Team

President - Dr. Homer Venters
Dr. Homer Venters
Dr. Homer Venters
hventers@cochs.org
Homer Venters is a physician and epidemiologist and a nationally recognized leader in health and human rights. Dr. Venters directs several initiatives, including reducing traumatic brain injury among detainees and correctional staff and promoting access to evidence based addiction treatment for persons with justice involvement. Prior to joining COCHS, Dr. Venters served as the Director of Programs for Physicians for Human Rights and the Chief Medical Officer for the NYC Jail system. In addition to being the author of Life and Death in Rikers Island1, Dr. Venters has led over 40 peer-reviewed scientific publications on the topics of health and justice involvement, work that has been cited by the US Supreme Court and led to testimony before Congress. Dr. Venters received his MD from the University of Illinois, Masters of Public Health Research from NYU and completed his residency in Social Internal Medicine at Montefiore Medical Center. Dr. Venters is a Clinical Associate Professor at the NYU College of Global Public Health.
Chief Executive Officer - Vikki Wachino
Vikki Wachino
Vikki Wachino
vwachino@cochs.org
Vikki Wachino has worked for more than 25 years to advance stronger health care policy for low income people in the United States. She is the former Deputy Administrator of the Centers for Medicare and Medicaid Services, where she oversaw all policy and operations for the Medicaid and Children’s Health Insurance Programs, which serve more than 70 million Americans. She has also worked as a consultant, advising organizations on making policy, strategy and operational changes to advance the health of people with complex social needs, including people involved in the criminal justice system. Earlier in her career, Vikki worked at the U.S. Office of Management and Budget, the Kaiser Family Foundation, the Center on Budget and Policy Priorities, and NORC at the University of Chicago. Vikki is the author of many publications on Medicaid coverage and financing and speaks frequently on these topics, including in testimony before the United States Congress.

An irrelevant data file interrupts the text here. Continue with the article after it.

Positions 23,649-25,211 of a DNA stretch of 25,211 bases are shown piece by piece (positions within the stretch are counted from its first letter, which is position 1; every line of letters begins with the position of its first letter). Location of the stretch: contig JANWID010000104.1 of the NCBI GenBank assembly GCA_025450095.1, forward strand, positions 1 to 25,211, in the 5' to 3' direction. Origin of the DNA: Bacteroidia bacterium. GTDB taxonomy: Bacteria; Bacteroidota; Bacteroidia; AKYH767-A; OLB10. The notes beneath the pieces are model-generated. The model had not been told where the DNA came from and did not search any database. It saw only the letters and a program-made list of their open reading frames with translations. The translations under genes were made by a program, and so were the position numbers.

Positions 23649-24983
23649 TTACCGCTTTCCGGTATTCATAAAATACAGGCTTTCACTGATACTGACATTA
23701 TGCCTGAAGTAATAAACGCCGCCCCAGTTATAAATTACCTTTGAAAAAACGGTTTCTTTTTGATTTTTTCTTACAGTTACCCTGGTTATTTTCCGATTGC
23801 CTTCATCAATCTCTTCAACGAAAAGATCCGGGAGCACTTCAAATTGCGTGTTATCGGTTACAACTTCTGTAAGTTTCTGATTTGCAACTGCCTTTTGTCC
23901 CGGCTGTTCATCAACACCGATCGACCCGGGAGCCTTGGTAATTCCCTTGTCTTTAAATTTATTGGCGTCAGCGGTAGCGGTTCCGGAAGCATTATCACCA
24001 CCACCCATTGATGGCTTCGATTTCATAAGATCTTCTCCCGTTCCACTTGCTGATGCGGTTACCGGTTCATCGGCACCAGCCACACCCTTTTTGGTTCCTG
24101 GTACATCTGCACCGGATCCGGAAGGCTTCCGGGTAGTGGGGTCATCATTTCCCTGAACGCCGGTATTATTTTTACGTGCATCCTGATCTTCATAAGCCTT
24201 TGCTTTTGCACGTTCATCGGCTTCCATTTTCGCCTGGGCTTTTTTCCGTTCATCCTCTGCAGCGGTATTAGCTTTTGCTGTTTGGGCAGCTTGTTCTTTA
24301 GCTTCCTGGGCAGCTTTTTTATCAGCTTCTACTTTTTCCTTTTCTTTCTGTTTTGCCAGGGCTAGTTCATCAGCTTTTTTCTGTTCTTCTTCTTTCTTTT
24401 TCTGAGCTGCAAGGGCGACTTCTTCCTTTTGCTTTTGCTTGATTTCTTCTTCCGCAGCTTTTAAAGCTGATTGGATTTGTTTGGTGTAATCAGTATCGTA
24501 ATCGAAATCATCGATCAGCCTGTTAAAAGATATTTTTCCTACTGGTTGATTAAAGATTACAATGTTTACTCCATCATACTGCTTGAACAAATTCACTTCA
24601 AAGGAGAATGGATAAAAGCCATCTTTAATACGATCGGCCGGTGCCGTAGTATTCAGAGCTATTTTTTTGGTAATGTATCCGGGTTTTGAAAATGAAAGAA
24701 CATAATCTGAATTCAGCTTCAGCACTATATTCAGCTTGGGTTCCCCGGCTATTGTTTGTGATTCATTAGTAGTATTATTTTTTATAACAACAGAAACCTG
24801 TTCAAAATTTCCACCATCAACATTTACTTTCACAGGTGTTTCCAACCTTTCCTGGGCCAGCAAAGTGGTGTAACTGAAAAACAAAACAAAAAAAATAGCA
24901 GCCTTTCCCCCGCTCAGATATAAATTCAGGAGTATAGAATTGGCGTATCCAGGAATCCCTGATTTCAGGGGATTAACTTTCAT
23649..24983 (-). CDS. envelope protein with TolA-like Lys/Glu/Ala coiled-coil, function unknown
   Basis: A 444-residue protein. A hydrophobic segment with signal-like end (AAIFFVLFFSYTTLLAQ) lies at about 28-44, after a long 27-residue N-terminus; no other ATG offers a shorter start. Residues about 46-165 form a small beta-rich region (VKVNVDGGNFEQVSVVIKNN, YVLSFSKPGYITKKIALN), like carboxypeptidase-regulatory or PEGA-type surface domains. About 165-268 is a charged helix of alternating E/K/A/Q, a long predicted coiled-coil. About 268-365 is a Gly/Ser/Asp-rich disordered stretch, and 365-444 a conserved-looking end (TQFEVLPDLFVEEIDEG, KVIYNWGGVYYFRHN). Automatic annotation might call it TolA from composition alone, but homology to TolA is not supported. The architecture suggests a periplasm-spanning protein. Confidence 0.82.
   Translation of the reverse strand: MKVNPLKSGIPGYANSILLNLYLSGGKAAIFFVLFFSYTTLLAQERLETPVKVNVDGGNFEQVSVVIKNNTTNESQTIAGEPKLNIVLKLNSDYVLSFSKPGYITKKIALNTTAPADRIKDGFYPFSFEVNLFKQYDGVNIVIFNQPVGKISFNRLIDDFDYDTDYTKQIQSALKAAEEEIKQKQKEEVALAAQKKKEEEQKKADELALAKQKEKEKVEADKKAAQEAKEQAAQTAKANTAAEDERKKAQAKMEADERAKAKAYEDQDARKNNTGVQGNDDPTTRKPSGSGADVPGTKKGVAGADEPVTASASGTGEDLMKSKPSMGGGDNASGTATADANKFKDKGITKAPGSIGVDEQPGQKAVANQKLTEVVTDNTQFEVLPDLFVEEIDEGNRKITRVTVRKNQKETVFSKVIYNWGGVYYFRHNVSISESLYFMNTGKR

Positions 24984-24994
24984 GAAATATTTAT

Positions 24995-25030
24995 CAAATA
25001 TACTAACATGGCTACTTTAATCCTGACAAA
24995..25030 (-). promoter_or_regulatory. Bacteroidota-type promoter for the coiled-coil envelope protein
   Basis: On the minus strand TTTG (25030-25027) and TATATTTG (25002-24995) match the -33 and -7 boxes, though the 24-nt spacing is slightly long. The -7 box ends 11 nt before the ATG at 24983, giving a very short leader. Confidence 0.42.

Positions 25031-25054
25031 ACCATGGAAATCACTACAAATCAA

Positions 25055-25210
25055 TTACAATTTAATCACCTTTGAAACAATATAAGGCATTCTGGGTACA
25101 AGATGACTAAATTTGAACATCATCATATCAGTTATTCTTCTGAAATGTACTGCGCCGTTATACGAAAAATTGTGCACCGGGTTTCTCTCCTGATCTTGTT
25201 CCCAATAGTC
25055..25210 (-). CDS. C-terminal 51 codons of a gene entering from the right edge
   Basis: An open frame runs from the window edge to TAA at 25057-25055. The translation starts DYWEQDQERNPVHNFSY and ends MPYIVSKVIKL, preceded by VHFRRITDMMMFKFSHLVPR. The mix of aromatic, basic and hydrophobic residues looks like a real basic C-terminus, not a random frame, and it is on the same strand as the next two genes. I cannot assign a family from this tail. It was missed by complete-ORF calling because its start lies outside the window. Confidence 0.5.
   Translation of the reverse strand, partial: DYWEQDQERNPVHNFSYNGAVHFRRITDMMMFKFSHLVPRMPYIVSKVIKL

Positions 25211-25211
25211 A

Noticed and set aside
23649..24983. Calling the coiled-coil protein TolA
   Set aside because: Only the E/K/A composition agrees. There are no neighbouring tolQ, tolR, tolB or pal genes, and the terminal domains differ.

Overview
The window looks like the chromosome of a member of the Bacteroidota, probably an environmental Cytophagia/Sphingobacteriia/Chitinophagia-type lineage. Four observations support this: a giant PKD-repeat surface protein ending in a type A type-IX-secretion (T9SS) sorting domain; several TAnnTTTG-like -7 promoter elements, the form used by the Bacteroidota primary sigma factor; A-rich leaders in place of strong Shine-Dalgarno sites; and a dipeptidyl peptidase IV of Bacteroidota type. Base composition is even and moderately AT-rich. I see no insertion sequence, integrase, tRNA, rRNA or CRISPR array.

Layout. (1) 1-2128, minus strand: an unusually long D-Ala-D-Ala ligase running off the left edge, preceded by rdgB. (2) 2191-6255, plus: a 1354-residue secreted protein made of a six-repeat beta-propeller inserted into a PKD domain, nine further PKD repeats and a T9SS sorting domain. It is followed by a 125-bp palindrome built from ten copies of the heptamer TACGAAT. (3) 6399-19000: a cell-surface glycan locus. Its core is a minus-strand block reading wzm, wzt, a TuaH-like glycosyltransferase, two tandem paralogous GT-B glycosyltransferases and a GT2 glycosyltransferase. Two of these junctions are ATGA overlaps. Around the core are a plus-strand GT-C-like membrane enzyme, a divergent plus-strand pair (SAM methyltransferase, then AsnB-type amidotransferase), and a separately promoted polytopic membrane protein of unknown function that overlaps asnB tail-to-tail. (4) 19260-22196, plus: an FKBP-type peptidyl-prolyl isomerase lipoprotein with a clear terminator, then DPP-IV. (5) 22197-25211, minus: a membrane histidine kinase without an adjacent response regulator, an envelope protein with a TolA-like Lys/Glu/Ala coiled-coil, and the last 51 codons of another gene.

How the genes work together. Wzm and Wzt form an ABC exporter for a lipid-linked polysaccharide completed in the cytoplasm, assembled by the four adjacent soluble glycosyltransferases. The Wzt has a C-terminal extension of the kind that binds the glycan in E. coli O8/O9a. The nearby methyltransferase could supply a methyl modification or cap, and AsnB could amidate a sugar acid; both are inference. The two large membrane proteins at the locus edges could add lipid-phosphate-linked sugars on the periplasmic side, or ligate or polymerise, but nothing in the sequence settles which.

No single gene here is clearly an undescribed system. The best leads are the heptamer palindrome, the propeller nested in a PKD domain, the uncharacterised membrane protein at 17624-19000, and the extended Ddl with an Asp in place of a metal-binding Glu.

Chief Operating Officer - Michael DuBose
Michael Dubose, CEO
Michael Dubose
mdubose@cochs.org
Mr. DuBose comes to COCHS with more than 30 years of combined experience in mental health, substance abuse, neighborhood health clinics, community-based agency administration and correctional health care in public, private and governmental settings. During the past 14 years, his experience has focused intensively on public health and correctional health care, working strategically to develop a community-oriented approach to correctional health care. Mr. DuBose has been instrumental in re-engineering systems and processes to implement the country’s largest community-oriented correctional health care delivery model to date. Since 1996, Mr. DuBose has served as an expert faculty member at Howard University in the area of HIV/AIDS and has served as adjunct professor at several colleges and universities and vocational schools throughout the Washington Metropolitan Area. In 2006, Mr. DuBose began providing independent correctional consultation. He travels throughout the country as an adult and juvenile subject matter expert in the areas of health care, food service, and environmental health and safety, conducting quality assurance reviews for Homeland Security U.S. Marshals, Immigration Customs Enforcement, and state and local correctional settings to ensure compliance with applicable standards. Mr. DuBose has an MSW with a concentration in administration, training and staff development from the University of Georgia.
Director of Health and Justice Project - Dan Mistak
Dan Mistak
Dan Mistak
dmistak@cochs.org